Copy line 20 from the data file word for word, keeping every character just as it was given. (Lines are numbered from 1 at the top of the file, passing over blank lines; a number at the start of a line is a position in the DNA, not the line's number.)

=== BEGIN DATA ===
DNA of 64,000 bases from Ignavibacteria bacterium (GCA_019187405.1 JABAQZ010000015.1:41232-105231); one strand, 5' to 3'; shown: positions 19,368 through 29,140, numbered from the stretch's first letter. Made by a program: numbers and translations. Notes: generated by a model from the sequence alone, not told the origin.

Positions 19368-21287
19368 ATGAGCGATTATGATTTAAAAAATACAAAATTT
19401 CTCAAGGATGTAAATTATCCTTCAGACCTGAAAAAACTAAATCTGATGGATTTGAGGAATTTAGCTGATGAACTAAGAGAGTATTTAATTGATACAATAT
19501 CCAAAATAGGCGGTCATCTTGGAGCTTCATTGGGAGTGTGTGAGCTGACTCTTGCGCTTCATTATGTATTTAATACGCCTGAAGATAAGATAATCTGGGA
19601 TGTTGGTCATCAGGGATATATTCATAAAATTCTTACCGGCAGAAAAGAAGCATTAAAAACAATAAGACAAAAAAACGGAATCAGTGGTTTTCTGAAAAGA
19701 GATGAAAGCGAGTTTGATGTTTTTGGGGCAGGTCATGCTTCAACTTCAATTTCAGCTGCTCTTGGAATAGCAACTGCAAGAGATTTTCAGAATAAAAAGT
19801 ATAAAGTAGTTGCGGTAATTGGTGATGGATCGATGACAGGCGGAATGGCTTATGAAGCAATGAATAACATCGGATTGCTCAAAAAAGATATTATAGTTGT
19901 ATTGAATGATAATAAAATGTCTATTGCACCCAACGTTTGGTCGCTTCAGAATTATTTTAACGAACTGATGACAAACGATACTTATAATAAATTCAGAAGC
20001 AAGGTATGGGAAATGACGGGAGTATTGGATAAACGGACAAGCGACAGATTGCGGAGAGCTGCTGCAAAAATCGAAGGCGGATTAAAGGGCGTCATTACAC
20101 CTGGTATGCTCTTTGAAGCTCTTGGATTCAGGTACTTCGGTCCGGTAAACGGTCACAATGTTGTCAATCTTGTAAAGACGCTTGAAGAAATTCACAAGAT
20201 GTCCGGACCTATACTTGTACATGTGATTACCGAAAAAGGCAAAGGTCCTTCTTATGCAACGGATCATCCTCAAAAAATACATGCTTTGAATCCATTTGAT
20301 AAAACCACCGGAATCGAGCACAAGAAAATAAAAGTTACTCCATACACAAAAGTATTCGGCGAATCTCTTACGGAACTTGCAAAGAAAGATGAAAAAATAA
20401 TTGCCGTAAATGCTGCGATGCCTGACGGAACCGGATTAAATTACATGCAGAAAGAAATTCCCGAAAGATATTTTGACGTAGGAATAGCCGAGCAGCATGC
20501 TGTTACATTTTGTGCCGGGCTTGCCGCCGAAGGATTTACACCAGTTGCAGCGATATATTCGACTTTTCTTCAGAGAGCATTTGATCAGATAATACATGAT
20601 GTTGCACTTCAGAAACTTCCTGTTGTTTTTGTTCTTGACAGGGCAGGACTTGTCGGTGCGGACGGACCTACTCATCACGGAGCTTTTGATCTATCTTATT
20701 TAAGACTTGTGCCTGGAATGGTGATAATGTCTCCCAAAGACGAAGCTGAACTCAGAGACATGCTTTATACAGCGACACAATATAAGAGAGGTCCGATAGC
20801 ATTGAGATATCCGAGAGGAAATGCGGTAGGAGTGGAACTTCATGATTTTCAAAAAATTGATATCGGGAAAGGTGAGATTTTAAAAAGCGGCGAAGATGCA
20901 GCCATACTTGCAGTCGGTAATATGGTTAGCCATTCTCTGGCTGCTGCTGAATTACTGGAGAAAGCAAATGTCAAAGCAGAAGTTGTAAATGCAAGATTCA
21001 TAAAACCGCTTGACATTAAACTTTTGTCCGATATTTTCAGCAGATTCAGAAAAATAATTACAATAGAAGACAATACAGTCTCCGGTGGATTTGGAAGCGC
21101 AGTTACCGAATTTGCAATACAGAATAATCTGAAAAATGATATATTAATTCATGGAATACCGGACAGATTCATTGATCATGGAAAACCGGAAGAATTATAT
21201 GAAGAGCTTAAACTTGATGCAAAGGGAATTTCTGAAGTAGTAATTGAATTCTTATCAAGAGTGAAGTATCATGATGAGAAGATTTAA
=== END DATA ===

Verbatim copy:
21001 TAAAACCGCTTGACATTAAACTTTTGTCCGATATTTTCAGCAGATTCAGAAAAATAATTACAATAGAAGACAATACAGTCTCCGGTGGATTTGGAAGCGC